What is hidden in our eagerness for changes?

I was talking to my new roommate; she just moved to the city to do a rotation at one of the best hospitals for paediatrics. She explained to me that her patients are kids who are hospitalized. I said ‘That must be hard. I suppose you get used to it’. She said ‘Yes…………….most of the children die. It looks like a fun place to work’. My thoughts froze for a few seconds with the words: ‘children-die-fun’.  

I was walking home today rethinking the conversation and thought that maybe she really meant ‘challenging, stimulating…’ but she happened to use the word ‘fun’. (This is reminding me of Milan Kundera’s ‘The Unbearable Lightness of being’ when he mentions the ‘Little dictionary of misunderstood words’. That book gave me so much pleasure, by the way.) 

I ended up thinking how human beings seek changes and feel invigorated, sometimes even if what happens is tough.  

In some occasions I have pictured a situation in which I am given a nice house, in a beautiful but very quiet place, with enough to eat and get dressed. The only condition is that I remain there all my life. Would I take it? Would you take it? Why not?

10 Responses to “What is hidden in our eagerness for changes?”

  1. fanciber Says:

    Fun it is not a suitable word to describe that work.. Is her mother tongue English?

    It is difficult to me to think that just because the need of changes, a new situation in your life makes you happy even if it tough or sad, like in this case.

    Anyway, I suppose that all of us need to evolve to experiment new things, to wake up each morning not knowing what exactly is going to happen, that is the salt of life. That´s why sometimes couples break when nothing new happen even if the relation is ok and apparently perfect. That’s why people try with a new job.
    If you don’t want a radical change just have your hair cut, or buy new clothes🙂

  2. Celina Says:

    HA! Her use of the word “fun” is peculiar. I think their might be another interpretation of what she said. She said it “looks like a fun place to work,” meaning in reality it is not. Kids die. When one thinks of working with kids, one immediately conjures up images of playing with those kids, and being able to relive one’s youth with them. Not watching kids die, and the foreshadowing of one’s own expiration, and the inevitable death of all of our loved ones.

    I think she meant you would think her job was fun working with kids, but she has to watch them die. And for an adult to have to watch someone die much younger than you is awful and often extremely difficult. Watching life not fully developed, gone. There is an American saying, not sure if it is universal, that a parent should never have to watch their children die. Recovering from such a loss is often considered unbelievable. In addition to seeing young life die before it’s gotten a chance to age, you must witness someone younger die before you who is older. The sense of guilt, that you were able to last as long as you did is often very difficult to digest. That’s my two cents!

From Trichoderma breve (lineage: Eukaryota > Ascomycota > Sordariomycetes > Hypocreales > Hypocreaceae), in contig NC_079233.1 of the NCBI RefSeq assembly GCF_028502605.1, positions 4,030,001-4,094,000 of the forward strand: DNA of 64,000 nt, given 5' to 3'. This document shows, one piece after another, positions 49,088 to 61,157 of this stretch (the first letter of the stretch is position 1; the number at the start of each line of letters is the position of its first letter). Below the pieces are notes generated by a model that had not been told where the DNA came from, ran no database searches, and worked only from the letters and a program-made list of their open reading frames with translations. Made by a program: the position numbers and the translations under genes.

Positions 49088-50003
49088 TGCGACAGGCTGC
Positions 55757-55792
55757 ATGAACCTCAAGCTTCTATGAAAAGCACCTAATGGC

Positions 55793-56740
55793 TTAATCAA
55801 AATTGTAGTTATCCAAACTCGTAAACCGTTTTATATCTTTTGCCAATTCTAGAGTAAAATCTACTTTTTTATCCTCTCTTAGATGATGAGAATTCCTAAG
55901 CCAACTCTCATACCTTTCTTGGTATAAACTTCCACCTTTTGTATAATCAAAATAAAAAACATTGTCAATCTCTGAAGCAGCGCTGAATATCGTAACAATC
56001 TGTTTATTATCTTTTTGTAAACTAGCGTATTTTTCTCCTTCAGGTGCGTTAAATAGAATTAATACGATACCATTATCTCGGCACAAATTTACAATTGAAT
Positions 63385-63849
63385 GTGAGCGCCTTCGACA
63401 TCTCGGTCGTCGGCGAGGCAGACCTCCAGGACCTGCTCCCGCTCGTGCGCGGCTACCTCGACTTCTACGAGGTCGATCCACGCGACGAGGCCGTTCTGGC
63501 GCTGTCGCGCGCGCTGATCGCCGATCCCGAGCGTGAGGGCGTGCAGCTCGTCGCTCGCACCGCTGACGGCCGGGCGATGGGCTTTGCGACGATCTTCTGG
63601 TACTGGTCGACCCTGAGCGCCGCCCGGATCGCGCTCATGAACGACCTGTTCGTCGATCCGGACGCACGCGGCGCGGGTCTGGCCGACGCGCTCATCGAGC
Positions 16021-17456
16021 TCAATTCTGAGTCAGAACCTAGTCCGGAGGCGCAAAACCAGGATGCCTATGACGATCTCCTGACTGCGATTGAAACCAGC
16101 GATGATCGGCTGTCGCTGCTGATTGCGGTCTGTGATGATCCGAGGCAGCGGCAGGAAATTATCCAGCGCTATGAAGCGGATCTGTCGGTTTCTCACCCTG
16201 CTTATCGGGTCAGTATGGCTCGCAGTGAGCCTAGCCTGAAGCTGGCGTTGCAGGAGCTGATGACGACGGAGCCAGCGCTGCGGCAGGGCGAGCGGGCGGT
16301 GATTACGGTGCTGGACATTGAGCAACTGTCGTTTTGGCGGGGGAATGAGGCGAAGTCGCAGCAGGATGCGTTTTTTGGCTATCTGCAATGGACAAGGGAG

But as for the comments on change, I think the concept that one’s freedom is gone without the ability or choice to change is very important to consider. It can be VERY frightening and suffocating for those of us who love and desire our freedom at all costs. Living in one house for the rest of your life can mean being a slave to that house for many, but having a palace for many as well. Perhaps the answer lies in our own particular free spirits? Freedom means different things to different people.

    Woo-hooo! Another good one, Ana!

  3. JORGE Says:

    ANA ,acabo de ver junto a un amigo la película que recomendaste “Olvidate de Mi” mal traduccida cierto), me ha parecido muy buena,ya hablamos) pero se le puede sacar unas reflexiones muy profundas gracias TQ…

  4. madridcity Says:

    you could write again? I need to know that there are in the mind of Ana at this moment .KISSES AND MEMORIES…

  5. Oscar Says:

    Ana, stop being so thought provoking and insightful!! I can’t concentrate on studying for school when I read your blog and it requires me to engage in some kind of deep, introspective reflection. Thanks.
    –Oscar

  6. Alex Says:

    It is difficult to know the really mean of “fun”…Even when everytime and every day we link this word with a smile. Maybe this is the really mean that your roommate want to say.
    I was working in a hospital too, and with child too, child that had cancer, and my only solution was be a “comic” for this child. They, every day, wanted some new “chiste” (Ana, please translate to all, because I don´t remember now…) and I try, every day do it. Then, for this child the hospital was the only “funny” place, because all my friends and me try that all this beautiful person forget to cry. For all the person that work there the hospital was a terrible place, but for this child was fun..
    Un beso Ana…de nuevo

  7. Amplitudvisible Says:

    Alex,
    Your comment is reminding me of Robin Williams’ movie ‘Patch Adams’; It gets a little weird at the end but the essential part of the movie makes it one of my favourites………..it is kind of the philosophy I pursue in my life………………….I pursue it………………I get there some times………………………

  8. madridcity Says:

    A long time ago your you recommended blog to me, now I want to give back the gift, this is my completes pleasing surprise .KISS
    http://ciudaddeparis.wordpress.com/

  9. Amplitudvisible Says:

    Thanks for recommending that blog. I already knew about it and was planning to add it to ‘See others’ blogs’…….

  10. Buscando el Sol Says:

    come back

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